Emmanuel Macron slapped in the face during a tour in France

A man slapped Emmanuel Macron in the face on Tuesday, briefly interrupting a walking tour during the French president’s tour of the provinces ahead of this month’s regional elections.

Two 28-year-old men were interrogated by the gendarmerie after the audible blow – accompanied by the shout of the royal slogan “Montjoie Saint-Denis!” and “Down with the felines!” – I was delivered by a man Among a group of onlookers in the southern town of Taine L’Hermitage.

Macron’s Elysee Palace said a man “tried to hit” the president, talks and handshakes with the crowd resumed immediately after the incident and the visit continued.

Macron himself downplayed the attack. “The vast majority of French people are concerned with real problems,” he said He told Dauphiné Libéré Newspaper in an interview shortly thereafter. Let’s not allow isolated incidents or excessively violent individuals – there are always some at demonstrations too – to dominate the public debate. She doesn’t deserve it.”

Opposition parties strongly criticized the Tour de France ahead of regional elections on June 20 and 27, arguing that he was using his presidential status to promote his La République en Marche party without being subject to campaign finance restrictions.

His supporters argued that he only wanted to “pull the pulse” of the French people to see what he could achieve in the last year of his presidential term, which initially tarnished anti-government. yellow jackets Protests from 2018 and then before the Covid-19 pandemic.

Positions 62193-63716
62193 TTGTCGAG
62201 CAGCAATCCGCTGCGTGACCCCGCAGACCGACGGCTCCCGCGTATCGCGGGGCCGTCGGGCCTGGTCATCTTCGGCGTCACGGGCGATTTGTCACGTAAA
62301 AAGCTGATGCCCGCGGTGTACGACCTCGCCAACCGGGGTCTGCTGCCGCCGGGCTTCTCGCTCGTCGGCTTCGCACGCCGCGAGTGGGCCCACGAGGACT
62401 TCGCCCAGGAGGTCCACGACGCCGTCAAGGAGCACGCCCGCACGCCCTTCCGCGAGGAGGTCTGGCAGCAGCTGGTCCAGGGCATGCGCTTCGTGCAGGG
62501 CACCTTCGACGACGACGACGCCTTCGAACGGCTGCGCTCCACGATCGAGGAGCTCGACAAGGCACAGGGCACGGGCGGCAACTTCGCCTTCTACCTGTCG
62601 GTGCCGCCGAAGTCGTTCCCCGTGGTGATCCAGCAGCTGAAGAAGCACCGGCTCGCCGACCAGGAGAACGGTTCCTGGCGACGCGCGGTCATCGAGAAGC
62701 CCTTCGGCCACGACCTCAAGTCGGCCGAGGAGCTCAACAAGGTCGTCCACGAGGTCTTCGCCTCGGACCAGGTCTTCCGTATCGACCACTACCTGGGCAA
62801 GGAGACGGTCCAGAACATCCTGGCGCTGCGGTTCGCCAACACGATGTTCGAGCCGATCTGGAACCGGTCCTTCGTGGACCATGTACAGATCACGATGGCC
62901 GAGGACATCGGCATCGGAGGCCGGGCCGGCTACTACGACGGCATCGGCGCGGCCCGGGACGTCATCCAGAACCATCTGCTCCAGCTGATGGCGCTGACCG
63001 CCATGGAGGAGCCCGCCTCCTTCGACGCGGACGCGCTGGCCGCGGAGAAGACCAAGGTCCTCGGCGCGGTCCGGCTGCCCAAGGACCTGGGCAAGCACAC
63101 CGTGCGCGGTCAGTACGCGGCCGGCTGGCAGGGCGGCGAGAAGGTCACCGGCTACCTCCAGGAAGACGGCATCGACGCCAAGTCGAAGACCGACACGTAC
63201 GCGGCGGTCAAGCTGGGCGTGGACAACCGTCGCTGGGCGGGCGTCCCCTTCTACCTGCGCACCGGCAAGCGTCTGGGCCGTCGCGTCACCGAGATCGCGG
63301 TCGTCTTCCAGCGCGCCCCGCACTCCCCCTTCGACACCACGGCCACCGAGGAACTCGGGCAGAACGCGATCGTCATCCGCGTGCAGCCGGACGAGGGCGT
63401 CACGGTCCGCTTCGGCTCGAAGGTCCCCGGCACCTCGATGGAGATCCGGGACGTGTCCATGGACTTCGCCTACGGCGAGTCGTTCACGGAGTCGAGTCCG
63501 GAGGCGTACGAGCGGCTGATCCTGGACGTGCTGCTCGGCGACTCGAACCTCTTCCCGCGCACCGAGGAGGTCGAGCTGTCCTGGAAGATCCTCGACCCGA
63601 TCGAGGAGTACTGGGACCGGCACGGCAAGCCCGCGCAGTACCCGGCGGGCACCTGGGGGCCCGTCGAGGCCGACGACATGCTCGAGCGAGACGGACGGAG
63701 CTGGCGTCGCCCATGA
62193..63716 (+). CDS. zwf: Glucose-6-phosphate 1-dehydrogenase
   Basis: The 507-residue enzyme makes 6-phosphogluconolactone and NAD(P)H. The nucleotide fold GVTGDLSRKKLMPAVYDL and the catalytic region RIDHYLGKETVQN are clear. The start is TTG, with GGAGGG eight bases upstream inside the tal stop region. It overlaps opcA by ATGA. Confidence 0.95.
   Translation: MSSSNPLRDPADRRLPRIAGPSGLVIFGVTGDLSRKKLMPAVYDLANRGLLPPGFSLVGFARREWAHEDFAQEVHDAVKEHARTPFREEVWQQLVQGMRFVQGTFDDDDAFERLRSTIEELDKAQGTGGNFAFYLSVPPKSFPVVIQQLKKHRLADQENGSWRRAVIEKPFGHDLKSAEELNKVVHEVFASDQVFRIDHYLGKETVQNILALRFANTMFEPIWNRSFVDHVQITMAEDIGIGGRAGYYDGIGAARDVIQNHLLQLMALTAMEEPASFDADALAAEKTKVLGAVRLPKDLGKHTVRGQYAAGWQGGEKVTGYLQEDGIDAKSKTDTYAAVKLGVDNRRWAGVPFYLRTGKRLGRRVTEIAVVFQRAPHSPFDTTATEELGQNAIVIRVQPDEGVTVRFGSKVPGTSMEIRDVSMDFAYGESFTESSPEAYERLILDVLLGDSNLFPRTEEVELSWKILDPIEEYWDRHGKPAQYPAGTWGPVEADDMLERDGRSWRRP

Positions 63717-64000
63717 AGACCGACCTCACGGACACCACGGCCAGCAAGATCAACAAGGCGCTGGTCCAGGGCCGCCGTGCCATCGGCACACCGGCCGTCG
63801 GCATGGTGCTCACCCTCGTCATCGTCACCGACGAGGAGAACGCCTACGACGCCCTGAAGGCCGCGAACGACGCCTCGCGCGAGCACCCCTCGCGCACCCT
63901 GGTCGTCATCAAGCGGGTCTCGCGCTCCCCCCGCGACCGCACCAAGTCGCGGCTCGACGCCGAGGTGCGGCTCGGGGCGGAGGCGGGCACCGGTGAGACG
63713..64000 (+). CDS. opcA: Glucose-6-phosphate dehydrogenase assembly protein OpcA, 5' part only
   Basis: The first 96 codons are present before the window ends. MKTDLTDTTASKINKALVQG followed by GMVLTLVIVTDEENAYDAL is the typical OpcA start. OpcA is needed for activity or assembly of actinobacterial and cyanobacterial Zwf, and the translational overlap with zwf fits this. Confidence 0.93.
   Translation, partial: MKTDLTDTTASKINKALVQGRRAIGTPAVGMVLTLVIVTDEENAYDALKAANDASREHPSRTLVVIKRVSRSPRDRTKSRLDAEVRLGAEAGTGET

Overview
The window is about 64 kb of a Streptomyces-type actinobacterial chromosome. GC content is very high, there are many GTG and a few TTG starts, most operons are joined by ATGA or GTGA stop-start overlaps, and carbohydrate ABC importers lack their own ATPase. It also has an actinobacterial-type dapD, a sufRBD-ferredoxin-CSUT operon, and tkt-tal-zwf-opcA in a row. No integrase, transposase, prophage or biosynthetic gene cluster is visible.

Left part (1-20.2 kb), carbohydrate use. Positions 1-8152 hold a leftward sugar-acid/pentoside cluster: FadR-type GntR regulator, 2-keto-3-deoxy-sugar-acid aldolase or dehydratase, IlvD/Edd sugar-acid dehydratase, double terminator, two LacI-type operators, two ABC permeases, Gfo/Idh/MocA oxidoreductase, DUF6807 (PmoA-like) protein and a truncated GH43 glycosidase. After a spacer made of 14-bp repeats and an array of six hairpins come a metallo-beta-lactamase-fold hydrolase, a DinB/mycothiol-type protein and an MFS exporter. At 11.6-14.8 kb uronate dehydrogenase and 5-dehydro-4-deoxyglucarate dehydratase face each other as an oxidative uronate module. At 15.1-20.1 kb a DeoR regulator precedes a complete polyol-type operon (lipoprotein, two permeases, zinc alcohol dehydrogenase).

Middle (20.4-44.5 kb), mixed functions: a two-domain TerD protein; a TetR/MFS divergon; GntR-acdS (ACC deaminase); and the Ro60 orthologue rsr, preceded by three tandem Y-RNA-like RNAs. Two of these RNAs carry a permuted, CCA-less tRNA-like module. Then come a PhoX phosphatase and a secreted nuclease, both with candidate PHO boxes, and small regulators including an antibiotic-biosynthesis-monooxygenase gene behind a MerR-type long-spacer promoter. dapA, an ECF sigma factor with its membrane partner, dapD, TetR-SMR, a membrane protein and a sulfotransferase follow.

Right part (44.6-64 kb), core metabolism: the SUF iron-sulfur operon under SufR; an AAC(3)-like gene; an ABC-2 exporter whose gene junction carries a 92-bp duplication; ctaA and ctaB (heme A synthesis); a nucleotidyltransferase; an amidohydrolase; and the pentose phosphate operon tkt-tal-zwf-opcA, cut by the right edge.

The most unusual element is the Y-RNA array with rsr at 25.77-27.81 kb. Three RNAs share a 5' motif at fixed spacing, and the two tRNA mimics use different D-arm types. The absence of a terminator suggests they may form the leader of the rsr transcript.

But Marine Le Pen, leader of the far-right National Rally and politician expected to be its main challenger in next year’s presidential election, asked: “Is there one person in France who has not understood that Emmanuel Macron is taking advantage of his position as head of propaganda for the regional elections?”

But, on Tuesday, politicians of all stripes rallied to condemn the violence against Macron.

Le Pen said that “behaviour is unacceptable and should be strongly condemned in a democracy,” while Jean-Luc Mélenchon of the far-left La France Insoumise (France Not Untouchable) party, which is usually highly critical of Macron, said he stood in solidarity with the president.

Shortly before the incident, Macron called for political calm. He was responding to Melenchon’s prediction of a “murder or serious incident” in the final week of next year’s presidential campaign in order to demonize Muslims, and to a right-wing later posting a video showing the simulated murder. A supporter of Melenchon.

Macron said on Tuesday: “Opposition parties can express themselves freely in a democracy, but the flip side of that is to put an end to violence and hatred…the French need something else, they are tired of the crisis and the bad news.”

Although his critics sometimes accuse Macron of being arrogant and out of touch with reality, he enjoys wandering around and arguing or chatting with passersby when he travels around the country. He is famous among his critics for telling a gardener visiting the Elysee Palace on a cultural open day who complained of lack of work that he could find him a job in a restaurant or hotel just by crossing the road.

Macron is not the first French president to be targeted with violence in a public place. Nicolas Sarkozy was sometimes abused and treated rough. During a National Day parade in July 2002, a far-right activist attempted to shoot Jacques Chirac with a 22-gauge rifle, but he missed it and was later imprisoned.

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